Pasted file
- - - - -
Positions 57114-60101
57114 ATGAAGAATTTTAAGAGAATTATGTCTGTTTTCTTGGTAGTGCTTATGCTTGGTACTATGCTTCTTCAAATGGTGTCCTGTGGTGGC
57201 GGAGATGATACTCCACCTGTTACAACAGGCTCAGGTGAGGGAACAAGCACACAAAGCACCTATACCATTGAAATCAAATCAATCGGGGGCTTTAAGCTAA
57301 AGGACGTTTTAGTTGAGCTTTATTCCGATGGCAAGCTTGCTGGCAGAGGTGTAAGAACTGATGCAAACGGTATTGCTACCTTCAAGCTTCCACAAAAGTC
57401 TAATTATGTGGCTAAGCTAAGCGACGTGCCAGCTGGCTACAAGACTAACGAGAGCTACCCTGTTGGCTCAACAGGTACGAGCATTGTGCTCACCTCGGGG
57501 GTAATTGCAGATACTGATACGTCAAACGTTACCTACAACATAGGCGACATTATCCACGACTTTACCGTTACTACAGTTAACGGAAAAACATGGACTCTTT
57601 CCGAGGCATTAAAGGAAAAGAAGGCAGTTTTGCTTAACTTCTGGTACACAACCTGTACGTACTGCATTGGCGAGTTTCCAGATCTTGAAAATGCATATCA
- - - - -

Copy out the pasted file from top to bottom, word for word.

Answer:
Positions 57114-60101
57114 ATGAAGAATTTTAAGAGAATTATGTCTGTTTTCTTGGTAGTGCTTATGCTTGGTACTATGCTTCTTCAAATGGTGTCCTGTGGTGGC
57201 GGAGATGATACTCCACCTGTTACAACAGGCTCAGGTGAGGGAACAAGCACACAAAGCACCTATACCATTGAAATCAAATCAATCGGGGGCTTTAAGCTAA
57301 AGGACGTTTTAGTTGAGCTTTATTCCGATGGCAAGCTTGCTGGCAGAGGTGTAAGAACTGATGCAAACGGTATTGCTACCTTCAAGCTTCCACAAAAGTC
57401 TAATTATGTGGCTAAGCTAAGCGACGTGCCAGCTGGCTACAAGACTAACGAGAGCTACCCTGTTGGCTCAACAGGTACGAGCATTGTGCTCACCTCGGGG
57501 GTAATTGCAGATACTGATACGTCAAACGTTACCTACAACATAGGCGACATTATCCACGACTTTACCGTTACTACAGTTAACGGAAAAACATGGACTCTTT
57601 CCGAGGCATTAAAGGAAAAGAAGGCAGTTTTGCTTAACTTCTGGTACACAACCTGTACGTACTGCATTGGCGAGTTTCCAGATCTTGAAAATGCATATCA